(Roughly) Daily

Posts Tagged ‘acoustics

“I Got Rhythm”*…

… indeed, as Nina Kraus explains, we all do…

Why do we care about rhythm? It connects us to the world. It plays a role in listening, in language, in understanding speech in noisy places, in walking, and even in our feelings toward one another.

Rhythm is much more than a component of music. Nevertheless, music is probably what first comes to mind when we hear the word rhythm: drumming, jazz, rock and roll, marching bands, street performers with wooden spoons and five-gallon buckets, drum circles, time signatures, stomp-stomp-clap — we will, we will rock you — adventures on the dance floor, beatboxing, incantations, mantras, and prayers. Beyond music, we experience the rhythmic changes of the seasons. Some of us have menstrual cycles. We have circadian rhythms — daily cycles of mental and physical peaks and troughs. Frogs croak rhythmically to attract mates and change their rhythm to signal aggression. Tides, 17-year cicadas, lunar phases, perigees, and apogees are other naturally occurring rhythms. Human-made rhythms include the built world — street grids, traffic lights, crop fields, mowed designs in baseball diamond outfields, the backsplash behind the kitchen counter, spatial patterns in geometric visual art forms.

Maintaining rhythm is almost a biological imperative for some of us…

An exploration of the many ways in which temporal patterns plays an important role in how we perceive — and connect with — the world: “The Extraordinary Ways Rhythm Shapes Our Lives,” at @mitpress.

And for an astounding application of rhythm, the story of Niko Tosa: “The Gambler Who Beat Roulette,” (with no electronic or other help). Via @nextdraft.

* George and Ira Gershwin (The piece [performed by Gershwin here] has become a jazz standard– and gave the world a chord progression– the “rhythm changes“– that provide the foundation for many other popular jazz tunes, including Charlie Parker’s and Dizzy Gillespie’s bebop standard “Anthropology (Thrivin’ on a Riff).”)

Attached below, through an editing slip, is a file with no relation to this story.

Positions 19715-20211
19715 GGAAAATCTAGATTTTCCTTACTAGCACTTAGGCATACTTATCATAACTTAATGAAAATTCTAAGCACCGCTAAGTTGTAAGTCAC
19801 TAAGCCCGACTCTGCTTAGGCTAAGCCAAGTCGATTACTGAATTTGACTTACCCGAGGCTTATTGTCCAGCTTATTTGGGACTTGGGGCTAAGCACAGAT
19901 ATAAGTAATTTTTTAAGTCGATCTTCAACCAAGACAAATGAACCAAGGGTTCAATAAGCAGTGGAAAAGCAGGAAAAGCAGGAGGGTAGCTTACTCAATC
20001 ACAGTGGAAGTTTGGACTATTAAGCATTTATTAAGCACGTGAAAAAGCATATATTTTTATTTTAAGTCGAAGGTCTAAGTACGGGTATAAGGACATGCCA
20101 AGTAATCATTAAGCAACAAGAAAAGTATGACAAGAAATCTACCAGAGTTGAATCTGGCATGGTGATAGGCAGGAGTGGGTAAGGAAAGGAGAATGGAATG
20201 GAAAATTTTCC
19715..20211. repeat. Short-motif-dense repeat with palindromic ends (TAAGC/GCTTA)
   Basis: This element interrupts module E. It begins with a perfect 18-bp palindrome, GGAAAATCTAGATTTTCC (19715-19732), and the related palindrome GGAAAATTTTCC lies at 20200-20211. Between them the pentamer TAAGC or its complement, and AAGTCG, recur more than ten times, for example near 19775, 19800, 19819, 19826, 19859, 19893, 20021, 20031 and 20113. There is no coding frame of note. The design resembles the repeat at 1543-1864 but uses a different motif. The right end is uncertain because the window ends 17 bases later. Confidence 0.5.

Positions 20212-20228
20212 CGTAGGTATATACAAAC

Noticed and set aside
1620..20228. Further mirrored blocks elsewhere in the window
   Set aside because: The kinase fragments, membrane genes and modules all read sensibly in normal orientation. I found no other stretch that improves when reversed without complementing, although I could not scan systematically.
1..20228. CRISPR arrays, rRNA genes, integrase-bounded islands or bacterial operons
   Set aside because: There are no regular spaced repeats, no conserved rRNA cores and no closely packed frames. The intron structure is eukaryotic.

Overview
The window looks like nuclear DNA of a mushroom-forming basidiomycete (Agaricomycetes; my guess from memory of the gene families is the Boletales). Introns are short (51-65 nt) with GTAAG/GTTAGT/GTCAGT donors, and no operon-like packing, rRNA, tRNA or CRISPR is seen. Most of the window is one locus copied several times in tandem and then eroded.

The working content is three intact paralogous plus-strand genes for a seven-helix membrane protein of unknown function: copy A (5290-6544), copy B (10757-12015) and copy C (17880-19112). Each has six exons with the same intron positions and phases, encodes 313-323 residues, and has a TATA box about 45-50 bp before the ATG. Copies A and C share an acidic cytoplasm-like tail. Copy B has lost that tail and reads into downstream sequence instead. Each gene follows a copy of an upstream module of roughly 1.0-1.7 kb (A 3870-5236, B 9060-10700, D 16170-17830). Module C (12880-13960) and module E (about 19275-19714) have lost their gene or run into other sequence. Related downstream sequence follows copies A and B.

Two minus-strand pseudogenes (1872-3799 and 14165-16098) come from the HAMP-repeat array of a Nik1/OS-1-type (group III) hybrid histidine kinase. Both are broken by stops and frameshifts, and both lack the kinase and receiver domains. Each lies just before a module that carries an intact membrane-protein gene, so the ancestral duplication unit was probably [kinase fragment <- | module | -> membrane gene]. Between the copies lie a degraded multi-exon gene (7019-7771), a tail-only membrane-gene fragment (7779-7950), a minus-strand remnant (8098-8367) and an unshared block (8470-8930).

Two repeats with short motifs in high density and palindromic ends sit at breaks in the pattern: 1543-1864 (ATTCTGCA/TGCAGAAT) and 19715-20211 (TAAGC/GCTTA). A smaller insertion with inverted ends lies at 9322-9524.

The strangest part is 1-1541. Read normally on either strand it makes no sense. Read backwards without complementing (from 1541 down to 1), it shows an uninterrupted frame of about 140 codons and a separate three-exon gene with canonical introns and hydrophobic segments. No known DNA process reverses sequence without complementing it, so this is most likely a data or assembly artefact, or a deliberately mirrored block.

As we contemplate cadence, we might recall that it was on this date in 1965 that the Beatles recorded “Help!” The title song of their 1965 film and its soundtrack album, it was released as a single in July of that year, and was number one for three weeks in the United States and the United Kingdom.

The group recorded “Help!” in 12 takes using four-track equipment. The first nine takes concentrated on the instrumental backing. The descending lead guitar riff that precedes each verse proved to be difficult, so by take 4 it was decided to postpone it for an overdub. To guide that later overdub by George, John thumped the beat on his acoustic guitar body, which can be heard in the final stereo mix.

Written by (Roughly) Daily

April 13, 2023 at 1:00 am

“A painter paints pictures on canvas. But musicians paint their pictures on silence.”*…


Decode the pictures above– and experience synesthesia– at “This Is What Musical Notes Actually Look Like.”

* Leopold Stokowski


As we move to the music of the spheres, we might send tuneful birthday greetings to Louis Armstrong; he was born on this date in 1901.  A trumpeter, composer, singer (and occasional actor), he was a foundational influence in jazz, shifting the focus of the music from collective improvisation to solo performance, and helping to pioneer scat singing.  Nicknamed Satchmo or Pops, he has 11 records in the Grammy Hall of Fame.